How is it that someone with no journalistic credentials was elevated to a position of asking propaganda questions at White House press conferences? The issue is not whether Mr. Guckert (Jeff Gannon) may have moonlighted as a prostitute. The real question is whether the press itself, in the exercise of its professionalism, should have more control over the process. Is time for Congress to get involved to make sure the tough questions are asked? What do you we should do?

Here is an easy one-click form you can use make your voice heard. It automatically looks up your senators and house representative and sends them your personal message all at the same time.

Do you want our representatives in Washington to stand up for you more often? We must back them up with our vocal support if we expect them to fight for us on this or any issue. The People's Email Network encourages you to speak out and keep speaking out, regardless of your political position, until our representatives truly hear you.

And now you can have your own custom Issue Action Center featuring any issue of interest to you for you for no charge. It's an amazingly small block of HTML code you can drop into any web page anywhere for an instant dynamic action menu effect. And we will set up a corresponding issue action page on The People's Email Network for you too. Pursue your own policy initiative! See the code in action

Sunday, February 20, 2005

Fairfield County Weekly: A World to Win

David Rovics tackles corporate greed through music, reclaiming folk as he goes

David Rovics is the kind of musician that makes you reevaluate what folk music is. Is it somebody strumming a guitar, eking out a couple chords as background for some heartbreak story from their diary pages? Is it safe and smiling, hokey in a good-old-fashioned way? Or is that what's gone wrong with folk music in the last few decades, when, dependably, those stepping up on stage had less and less to actually say? Words take on new meanings with each generation, and ours is one in which folk has become a predictable form that has little if anything to do with its Americana ancestry. Once the medium of the anti-war movement--Bob Dylan, of course, and Utah Phillips, Phil Ochs and Woody Guthrie--folk became the medium of the open mic circuit, the easy listening background for the coffee-shop crowd. Nothing wrong with that, except that the need for those messages now couldn't be greater.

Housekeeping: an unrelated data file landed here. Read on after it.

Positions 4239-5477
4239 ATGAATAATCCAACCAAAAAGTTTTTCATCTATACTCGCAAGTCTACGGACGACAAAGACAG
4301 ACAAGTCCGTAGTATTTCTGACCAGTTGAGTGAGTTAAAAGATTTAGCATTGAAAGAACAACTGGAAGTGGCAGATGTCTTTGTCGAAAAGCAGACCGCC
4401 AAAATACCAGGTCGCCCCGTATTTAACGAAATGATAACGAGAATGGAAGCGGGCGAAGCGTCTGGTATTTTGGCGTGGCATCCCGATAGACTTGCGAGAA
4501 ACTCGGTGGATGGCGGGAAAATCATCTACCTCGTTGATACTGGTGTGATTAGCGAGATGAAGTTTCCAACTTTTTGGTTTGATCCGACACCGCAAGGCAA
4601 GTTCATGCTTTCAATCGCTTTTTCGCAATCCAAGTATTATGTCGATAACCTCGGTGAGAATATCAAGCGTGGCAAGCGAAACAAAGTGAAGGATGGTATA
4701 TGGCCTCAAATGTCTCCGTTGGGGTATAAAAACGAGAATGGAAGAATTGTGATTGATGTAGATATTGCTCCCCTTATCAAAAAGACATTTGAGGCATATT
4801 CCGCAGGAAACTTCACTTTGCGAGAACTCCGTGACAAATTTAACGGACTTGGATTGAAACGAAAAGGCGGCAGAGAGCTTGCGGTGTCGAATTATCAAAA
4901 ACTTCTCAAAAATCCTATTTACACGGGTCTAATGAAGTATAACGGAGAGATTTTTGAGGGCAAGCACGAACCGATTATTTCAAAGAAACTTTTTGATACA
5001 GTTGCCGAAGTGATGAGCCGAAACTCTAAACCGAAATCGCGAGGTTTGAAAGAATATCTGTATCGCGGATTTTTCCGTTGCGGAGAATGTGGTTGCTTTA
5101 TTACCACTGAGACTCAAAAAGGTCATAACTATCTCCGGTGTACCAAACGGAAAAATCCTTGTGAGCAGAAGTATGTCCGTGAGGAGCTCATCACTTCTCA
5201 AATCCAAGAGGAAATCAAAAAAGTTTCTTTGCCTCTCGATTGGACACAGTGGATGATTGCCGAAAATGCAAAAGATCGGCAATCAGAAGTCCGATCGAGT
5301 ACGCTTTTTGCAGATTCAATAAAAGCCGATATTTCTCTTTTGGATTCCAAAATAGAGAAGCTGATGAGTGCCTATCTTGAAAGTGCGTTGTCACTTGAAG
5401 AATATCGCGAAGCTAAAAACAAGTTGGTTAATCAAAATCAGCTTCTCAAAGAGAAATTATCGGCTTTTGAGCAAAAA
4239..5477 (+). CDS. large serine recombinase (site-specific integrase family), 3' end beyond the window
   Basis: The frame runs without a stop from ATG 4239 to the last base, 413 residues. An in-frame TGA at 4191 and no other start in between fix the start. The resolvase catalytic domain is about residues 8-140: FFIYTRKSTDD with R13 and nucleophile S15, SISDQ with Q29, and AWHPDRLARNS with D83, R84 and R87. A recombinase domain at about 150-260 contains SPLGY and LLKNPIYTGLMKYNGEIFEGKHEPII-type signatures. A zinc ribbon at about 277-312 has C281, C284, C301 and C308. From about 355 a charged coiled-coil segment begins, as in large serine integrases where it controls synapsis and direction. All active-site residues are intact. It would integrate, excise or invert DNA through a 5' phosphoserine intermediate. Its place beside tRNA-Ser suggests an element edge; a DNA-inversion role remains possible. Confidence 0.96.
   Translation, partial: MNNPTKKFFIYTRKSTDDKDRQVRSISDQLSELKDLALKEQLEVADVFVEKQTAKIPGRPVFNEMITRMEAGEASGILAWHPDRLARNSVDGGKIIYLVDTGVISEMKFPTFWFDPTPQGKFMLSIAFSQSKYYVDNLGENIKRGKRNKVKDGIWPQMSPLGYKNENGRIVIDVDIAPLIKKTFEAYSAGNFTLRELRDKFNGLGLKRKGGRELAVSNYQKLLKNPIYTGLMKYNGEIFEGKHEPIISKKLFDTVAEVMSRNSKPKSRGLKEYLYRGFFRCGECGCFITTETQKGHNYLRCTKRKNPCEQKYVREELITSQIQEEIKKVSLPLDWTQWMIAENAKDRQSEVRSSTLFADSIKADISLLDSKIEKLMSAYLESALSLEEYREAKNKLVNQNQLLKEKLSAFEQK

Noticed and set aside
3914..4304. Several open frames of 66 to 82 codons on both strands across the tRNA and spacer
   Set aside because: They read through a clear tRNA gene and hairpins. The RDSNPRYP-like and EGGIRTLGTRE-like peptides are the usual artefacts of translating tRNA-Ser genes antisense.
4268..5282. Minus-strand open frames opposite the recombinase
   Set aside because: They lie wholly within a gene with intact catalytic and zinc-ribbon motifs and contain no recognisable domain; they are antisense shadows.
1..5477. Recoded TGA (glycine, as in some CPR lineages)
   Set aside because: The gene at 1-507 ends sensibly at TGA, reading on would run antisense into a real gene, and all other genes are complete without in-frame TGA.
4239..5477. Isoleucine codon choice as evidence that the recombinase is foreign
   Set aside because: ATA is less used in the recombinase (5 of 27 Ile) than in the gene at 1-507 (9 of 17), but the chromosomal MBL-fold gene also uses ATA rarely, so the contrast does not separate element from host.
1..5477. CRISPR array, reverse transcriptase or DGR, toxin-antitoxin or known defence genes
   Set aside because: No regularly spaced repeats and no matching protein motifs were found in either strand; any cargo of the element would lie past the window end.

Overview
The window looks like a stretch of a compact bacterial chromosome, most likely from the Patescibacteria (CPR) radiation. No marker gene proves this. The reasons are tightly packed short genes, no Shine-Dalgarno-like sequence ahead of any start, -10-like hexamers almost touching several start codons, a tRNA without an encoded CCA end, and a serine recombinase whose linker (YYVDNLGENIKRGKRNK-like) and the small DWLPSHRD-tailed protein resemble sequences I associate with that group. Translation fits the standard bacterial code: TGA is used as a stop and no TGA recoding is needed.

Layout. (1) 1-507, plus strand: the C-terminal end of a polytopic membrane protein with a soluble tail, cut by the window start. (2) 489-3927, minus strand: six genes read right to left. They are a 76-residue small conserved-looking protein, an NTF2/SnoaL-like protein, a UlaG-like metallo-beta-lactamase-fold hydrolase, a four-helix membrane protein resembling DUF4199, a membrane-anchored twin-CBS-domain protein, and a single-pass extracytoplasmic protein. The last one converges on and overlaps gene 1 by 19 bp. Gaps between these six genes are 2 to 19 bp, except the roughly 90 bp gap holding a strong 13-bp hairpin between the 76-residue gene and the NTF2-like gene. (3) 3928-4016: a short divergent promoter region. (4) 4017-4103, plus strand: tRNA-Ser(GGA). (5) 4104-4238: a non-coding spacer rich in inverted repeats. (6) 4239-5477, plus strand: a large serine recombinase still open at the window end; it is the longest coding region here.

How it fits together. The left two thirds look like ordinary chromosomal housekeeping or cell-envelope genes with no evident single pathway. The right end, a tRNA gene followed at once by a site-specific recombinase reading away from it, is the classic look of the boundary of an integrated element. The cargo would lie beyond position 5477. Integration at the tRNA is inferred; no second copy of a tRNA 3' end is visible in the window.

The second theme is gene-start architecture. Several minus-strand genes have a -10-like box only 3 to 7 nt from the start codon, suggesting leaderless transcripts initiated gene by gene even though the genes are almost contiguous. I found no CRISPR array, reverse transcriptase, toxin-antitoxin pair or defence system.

Rovics never analyzed the whys and why nots of his musical genre of choice--he calls himself a songwriter if one must split hairs--he's just always felt a natural inclination toward the left. The inclination has become more stubborn and outspoken (or outsung, as the case may be) since his early years in Wilton, where he attended "a little hippie elementary school." In his early 20s Rovics dropped out of college and moved to Berkeley, Calif., where he found like minds, and like voices. His vision of a better society clashed dramatically with the lives he witnessed of immigrant workers, the Central American refugees living in San Francisco's Mission District. And then he lost a friend in a gang shooting, and the whole world began to spin off-kilter. (more)

by Brita Brundage